This book is just one example of how the concept of koshersoul is not limited to the meeting of Jewish food — Ashkenazi and Sephardi— with African American culinary traditions in the American South.
Twitty maintains that the term koshersoul indicates the result of the intermingling of Jewish and African cultures in various parts of the world at various points in history. He calls these different interpretations “a dozen cousins who sort of come at a similar way of cooking.”
Koshersoul therefore includes the food of the Black women who cooked for Ashkenazi Jewish families in the deep South; African Jews; African-American Caribbean Jews; and Non-African Jews of Caribbean and Latin American heritage, such as those from Cuba and Brazil.
“And there is the ‘koshersoul’ of people like me who play happily in ‘fusionland,'” Twitty said.
The author is concerned that in this period in which he perceives relationships between Jews and Blacks in America deteriorating, some members of both groups will resist reading this book. He sees this as a missed opportunity to get to know the other without prejudice.
“Some people of color will assume the minute I say ‘Jewish’ I mean ‘white’ and therefore none of their concern. I’ve especially seen this among the younger generation on college campuses and elsewhere,” he said.
And he has already had some Jewish people tell him that he is in no position to tell them about anything Jewish.
“Why can’t a Black person who is born into Judaism or converts or is a Jew By Choice teach Jews who don’t look like them about Judaism?” he retorted.
Those who make negative assumptions will miss out on some intriguing and delicious recipes at the end of the book. Twitty said he welcomes vegans and vegetarians to adapt the recipes, and said that available ingredients could be substituted for ones that may be unavailable in some locations (such as kale for collard greens).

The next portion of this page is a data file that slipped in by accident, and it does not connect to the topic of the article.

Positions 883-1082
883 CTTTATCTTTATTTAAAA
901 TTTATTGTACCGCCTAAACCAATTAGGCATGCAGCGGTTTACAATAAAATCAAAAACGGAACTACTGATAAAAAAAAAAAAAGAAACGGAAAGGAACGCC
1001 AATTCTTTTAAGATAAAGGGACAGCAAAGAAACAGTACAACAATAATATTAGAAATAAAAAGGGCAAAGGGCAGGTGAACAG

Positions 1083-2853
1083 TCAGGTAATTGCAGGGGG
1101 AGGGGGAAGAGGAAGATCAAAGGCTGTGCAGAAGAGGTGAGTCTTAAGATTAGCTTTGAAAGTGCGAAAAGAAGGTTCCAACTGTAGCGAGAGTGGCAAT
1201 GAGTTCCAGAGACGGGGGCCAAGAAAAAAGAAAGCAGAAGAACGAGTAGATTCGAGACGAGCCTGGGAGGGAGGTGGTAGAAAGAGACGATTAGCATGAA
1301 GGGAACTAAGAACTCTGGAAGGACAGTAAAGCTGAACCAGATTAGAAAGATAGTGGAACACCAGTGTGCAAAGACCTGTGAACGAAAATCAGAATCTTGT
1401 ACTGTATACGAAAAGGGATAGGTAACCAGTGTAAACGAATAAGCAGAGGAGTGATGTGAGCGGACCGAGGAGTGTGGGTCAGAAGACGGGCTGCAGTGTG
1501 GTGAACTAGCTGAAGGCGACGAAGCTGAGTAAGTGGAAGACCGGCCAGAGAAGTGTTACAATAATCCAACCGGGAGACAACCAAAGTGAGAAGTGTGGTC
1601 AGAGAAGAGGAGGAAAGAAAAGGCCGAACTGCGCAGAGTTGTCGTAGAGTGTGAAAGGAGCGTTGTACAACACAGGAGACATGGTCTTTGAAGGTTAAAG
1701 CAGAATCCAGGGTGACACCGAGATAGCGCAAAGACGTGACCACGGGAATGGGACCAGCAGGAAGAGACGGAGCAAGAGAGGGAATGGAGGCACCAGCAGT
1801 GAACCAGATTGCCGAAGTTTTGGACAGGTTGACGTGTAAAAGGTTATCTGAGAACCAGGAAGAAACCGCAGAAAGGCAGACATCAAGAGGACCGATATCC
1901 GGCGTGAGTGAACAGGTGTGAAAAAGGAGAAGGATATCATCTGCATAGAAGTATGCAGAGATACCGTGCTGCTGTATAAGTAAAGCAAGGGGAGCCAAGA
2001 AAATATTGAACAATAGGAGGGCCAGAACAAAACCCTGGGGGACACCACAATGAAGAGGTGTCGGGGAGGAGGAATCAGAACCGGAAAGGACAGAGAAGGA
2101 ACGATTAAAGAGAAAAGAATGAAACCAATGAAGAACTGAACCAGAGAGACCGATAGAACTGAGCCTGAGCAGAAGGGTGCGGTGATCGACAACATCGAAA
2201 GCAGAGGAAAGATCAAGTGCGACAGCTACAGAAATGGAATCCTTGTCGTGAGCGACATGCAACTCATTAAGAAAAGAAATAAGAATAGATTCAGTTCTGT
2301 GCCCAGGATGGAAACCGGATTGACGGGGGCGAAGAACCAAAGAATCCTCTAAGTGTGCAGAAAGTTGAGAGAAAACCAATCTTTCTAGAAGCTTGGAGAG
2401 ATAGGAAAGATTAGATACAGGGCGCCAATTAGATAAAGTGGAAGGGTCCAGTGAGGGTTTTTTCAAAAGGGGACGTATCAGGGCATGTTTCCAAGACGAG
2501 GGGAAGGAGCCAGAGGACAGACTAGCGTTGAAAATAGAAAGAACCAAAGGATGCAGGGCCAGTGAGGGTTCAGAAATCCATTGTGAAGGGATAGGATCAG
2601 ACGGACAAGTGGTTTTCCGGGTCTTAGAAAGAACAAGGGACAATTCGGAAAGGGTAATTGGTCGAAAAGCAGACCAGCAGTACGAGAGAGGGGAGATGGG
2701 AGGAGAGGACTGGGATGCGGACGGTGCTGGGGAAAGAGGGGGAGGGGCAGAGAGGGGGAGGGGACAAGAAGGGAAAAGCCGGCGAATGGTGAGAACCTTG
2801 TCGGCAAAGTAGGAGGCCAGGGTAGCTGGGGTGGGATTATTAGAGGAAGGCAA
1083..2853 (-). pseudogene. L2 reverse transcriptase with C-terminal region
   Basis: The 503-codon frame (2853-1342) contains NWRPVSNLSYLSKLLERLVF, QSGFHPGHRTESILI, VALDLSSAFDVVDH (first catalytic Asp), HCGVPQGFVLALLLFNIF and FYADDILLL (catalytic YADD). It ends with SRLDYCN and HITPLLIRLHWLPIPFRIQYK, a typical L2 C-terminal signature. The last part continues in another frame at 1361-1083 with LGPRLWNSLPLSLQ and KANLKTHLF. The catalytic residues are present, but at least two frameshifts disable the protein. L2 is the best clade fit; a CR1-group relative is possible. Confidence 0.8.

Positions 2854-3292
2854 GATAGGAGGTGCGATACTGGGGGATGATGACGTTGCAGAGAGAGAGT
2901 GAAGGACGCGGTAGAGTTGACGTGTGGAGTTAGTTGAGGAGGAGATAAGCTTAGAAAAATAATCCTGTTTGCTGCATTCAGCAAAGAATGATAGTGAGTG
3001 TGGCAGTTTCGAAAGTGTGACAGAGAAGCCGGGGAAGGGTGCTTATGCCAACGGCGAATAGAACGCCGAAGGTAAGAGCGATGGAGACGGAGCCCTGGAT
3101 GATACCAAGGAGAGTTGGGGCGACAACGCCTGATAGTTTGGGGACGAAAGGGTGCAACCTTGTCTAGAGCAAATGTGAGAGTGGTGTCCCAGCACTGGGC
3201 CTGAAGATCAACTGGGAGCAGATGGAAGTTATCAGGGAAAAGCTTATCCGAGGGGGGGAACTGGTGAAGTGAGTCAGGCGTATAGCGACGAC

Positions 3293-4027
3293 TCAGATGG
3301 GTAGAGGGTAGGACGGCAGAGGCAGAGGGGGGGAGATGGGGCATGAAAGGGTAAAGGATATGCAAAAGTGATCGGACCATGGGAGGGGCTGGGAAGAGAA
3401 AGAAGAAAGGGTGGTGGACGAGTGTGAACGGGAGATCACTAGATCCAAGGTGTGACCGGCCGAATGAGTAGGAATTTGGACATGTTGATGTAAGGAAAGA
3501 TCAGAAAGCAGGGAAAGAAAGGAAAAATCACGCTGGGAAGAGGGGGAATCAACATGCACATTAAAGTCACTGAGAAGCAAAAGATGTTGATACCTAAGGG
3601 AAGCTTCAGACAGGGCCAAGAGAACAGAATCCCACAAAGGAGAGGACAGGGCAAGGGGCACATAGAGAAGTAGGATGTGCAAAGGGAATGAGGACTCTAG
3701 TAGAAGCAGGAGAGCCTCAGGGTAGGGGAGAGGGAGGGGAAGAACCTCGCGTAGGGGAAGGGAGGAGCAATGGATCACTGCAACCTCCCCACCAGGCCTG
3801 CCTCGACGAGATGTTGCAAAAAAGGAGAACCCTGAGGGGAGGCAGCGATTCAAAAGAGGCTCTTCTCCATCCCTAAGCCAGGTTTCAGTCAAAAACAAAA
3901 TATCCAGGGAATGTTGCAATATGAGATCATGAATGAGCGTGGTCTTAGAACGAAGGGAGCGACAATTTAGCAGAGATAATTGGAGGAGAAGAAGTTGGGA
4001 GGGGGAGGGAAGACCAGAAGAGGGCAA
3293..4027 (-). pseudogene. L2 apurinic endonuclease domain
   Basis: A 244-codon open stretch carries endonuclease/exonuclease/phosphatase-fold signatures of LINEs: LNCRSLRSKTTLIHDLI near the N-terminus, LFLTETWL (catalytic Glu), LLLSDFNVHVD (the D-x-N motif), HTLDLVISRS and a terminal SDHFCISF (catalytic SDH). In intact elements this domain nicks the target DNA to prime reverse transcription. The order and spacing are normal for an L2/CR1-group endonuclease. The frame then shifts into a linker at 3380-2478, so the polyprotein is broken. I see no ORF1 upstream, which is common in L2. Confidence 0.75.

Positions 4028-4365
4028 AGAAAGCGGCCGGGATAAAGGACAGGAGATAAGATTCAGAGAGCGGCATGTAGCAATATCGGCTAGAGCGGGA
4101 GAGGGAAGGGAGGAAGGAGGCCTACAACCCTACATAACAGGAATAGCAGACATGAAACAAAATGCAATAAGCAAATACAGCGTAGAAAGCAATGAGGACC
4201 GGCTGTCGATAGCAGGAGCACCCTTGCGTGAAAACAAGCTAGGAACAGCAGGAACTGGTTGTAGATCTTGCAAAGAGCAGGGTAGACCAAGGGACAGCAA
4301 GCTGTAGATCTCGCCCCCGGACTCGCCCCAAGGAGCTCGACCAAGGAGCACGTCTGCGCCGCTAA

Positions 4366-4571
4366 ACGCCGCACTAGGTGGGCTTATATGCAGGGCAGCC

Here’s a recipe to try instead of your regular Shabbat dinner chicken soup:
Senegalese-Inspired Chicken Soup
(Fleeing the Inquisition, some Jews from Portugal settled in the Senegalese town of Saly-Portudal.)
1 medium red onion, diced
4 tablespoons olive oil
1 teaspoon minced garlic
1 teaspoon fresh minced ginger
1 teaspoon suya spice (see recipe below)
½ teaspoon of turmeric
½ teaspoon of chili powder
1 teaspoon ground cayenne)
1 teaspoon black pepper
2 teaspoons ground coriander
1 pound raw boneless chicken,
diced (you can also use leftover
roast chicken or leftover rotisserie breasts)
5 cups chicken stock (or vegetable broth)
1 teaspoon thyme
2 cups crushed plum tomatoes
Salt, to taste
¼ cup peanut butter
1 cup thinly sliced scallions
1/3 cup chopped peanuts,
green onion, and 3 tablespoons flat-leaf parsley for garnish
Cook diced onions in olive oil until soft and translucent. Add garlic and
cook for 2 minutes. Add ginger, suya spice, turmeric, and chili powder, red
pepper, black pepper, and coriander and fry for an additional 2 minutes. If
dry, add a small quantity of olive oil until moist.
Add the diced chicken to onions, garlic, and seasonings and sauté. (If
using leftover cooked chicken, just add and mix together.)
Add stock and scrape the bottom of the pan very well with a wooden
spoon. Add thyme, crushed tomatoes, and salt. Simmer for 30 minutes. Stir
often and scrape the bottom every few minutes. Do not boil.
Combine peanut butter and half of the liquid soup stock in a blender or
food processor and purée, adding small quantities of broth as necessary if
too thick. When smooth, add the purée to the remaining soup and stir well.
If the soup seems too thick, add broth to taste.
Add scallions to soup, cooking 5 minutes more, remembering to reserve
a few tablespoons for the finished soup. Garnish with remaining scallions,
the chopped peanuts and parsley.
1 teaspoon garlic powder
1 teaspoon ground ginger
1 teaspoon ground cinnamon
1 teaspoon chili powder
1 teaspoon paprika
1 teaspoon smoked paprika
1 teaspoon ground nutmeg
1 teaspoon onion powder
1 teaspoon black pepper
1 teaspoon sea salt
1 teaspoon ground allspice
1 teaspoon ground cayenne
1 crushed kosher bouillon cube
Mix all ingredients together; store in a cool place.